About this Term: OT 2019

Even though not all briefs are filed in cases that will be argued before the Supreme Court this term, the interest level in the Court’s cases is at an apex.  There was a lot of hype leading into this term, as it is the first where all nine sitting justices have at least a term of Supreme Court experience under their belts since Justice Scalia’s sudden passing in the middle of the 2015 term.  Increased media coverage has also put a spotlight on the Court due to its integral role in resolving high profile issues such as the potential release of President Trump’s tax returns and the legality of the President’s immigration policy.

One measure of case importance predicated on different sectors of the public’s interest is the number of amicus briefs filed.  Amicus briefs filed after cases are granted can be differentiated from amicus briefs filed in support of cert petitions (which show groups’ interest in the Court deciding particular issues).  Cases this term have averaged high levels of support on both measures.  Specific trends are evident in the justices’ choice of cases for this term. These analytic measures provide insight into attorneys’ strategies for having cases heard by the Court and into the justices’ interests taking cases.

The chart below shows how the justices tended to grant cert petitions in certain clusters so far this term.

The most granted petitions, three, were from petitions filed on the weeks of October 21st 2018 and February 3rd 2019.  The Court also granted two petitions filed on several weeks bracketed by the aforementioned two weeks highlighting the importance of strategically timing petition filing.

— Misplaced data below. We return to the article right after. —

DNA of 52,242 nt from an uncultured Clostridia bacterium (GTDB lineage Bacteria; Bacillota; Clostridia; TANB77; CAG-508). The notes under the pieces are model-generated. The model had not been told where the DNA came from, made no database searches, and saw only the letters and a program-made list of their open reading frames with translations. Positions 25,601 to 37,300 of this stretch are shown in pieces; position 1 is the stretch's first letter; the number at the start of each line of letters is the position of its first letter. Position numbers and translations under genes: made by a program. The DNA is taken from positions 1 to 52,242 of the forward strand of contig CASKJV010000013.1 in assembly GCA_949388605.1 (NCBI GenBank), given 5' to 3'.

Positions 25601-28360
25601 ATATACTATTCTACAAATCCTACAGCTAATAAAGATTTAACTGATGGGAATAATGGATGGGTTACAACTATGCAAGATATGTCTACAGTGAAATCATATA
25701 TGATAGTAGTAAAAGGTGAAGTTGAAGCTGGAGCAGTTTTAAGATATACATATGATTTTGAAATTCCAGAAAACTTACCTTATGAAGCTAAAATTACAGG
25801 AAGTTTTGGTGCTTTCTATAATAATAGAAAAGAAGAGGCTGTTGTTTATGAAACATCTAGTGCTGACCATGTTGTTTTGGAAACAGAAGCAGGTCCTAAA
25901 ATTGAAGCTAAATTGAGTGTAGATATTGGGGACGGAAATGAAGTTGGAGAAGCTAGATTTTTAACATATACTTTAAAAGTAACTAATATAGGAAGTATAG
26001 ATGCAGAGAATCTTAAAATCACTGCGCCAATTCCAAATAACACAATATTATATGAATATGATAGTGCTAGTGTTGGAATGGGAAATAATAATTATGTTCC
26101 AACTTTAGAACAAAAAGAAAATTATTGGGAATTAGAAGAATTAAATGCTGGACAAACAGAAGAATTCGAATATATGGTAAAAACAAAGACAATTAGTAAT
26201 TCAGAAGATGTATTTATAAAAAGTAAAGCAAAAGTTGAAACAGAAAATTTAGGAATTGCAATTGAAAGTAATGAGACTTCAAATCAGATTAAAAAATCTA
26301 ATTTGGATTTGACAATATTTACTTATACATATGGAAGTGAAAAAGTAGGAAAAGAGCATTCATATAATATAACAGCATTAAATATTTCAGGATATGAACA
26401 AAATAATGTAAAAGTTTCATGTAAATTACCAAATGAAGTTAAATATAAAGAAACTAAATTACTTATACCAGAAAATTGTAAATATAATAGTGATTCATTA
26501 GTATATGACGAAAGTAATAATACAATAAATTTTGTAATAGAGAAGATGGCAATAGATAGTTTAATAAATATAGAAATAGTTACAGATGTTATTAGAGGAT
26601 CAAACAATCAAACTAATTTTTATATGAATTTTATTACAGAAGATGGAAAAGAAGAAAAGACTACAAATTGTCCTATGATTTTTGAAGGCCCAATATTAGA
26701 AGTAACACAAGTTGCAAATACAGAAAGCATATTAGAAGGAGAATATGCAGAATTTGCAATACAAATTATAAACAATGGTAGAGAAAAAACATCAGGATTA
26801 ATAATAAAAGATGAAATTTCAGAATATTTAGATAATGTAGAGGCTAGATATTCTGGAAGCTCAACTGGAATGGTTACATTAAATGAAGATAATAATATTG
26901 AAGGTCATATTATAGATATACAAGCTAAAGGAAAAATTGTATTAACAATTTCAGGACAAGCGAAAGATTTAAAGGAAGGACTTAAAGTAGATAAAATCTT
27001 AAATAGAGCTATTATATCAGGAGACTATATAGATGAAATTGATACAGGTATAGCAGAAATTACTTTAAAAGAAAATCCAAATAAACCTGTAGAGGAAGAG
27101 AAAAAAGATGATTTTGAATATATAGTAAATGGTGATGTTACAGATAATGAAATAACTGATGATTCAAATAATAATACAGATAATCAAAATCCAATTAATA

The justices took an average of 168.72 days from the filing date to grant petitions for argument this term.

A total of 42 petitions, the majority of those granted for argument this term, were granted in a window of 70 days to 170 days from the time the petitions were filed.  Two cases, both involving the President took the justices less than 30 days to grant. These cases both relate to whether the President will be forced to publicly release his tax documents. On the opposite end of the spectrum, Opati v. Republic of Sudan, looking at whether the Foreign Sovereign Immunities Act applies retroactively, thereby permitting recovery of punitive damages under 28 U.S.C. § 1605A(c) against foreign states for terrorist activities occurring prior to the passage of the current version of the statute, was granted 483 days after the petition for cert was filed in the case.

Most cases took a longer time between cert grant in the case and the oral argument date than between the petition filing date and the day the justices granted the petition.  Still, a non-trivial number, 22 cases, had a longer period of time between the time the petition was granted and the date for oral argument. The following figure shows the distribution of the amount of time between petition grant and oral argument date for cases granted for argument this term.

The justices scheduled oral argument in ten cases between 120 and 140 days from cert grant and in ten cases between 180 and 200 days from cert grant. Looking at the relationship between the timing from petition filing to cert grant and the time from cert grant to argument date, the case with the smallest ratio of timing to grant to timing to argument was McKinney v. Arizona. This case was granted 109 days after the petition was filed and the justices scheduled oral argument 184 days after the cert grant for a ratio of .59 [petition to grant: grant to argument].  This can be compared to Google v. Oracle where the justices took 409 days to grant the petition after the cert petition was filed and scheduled oral arguments in the case 176 days after cert grant for a ratio of 2.32.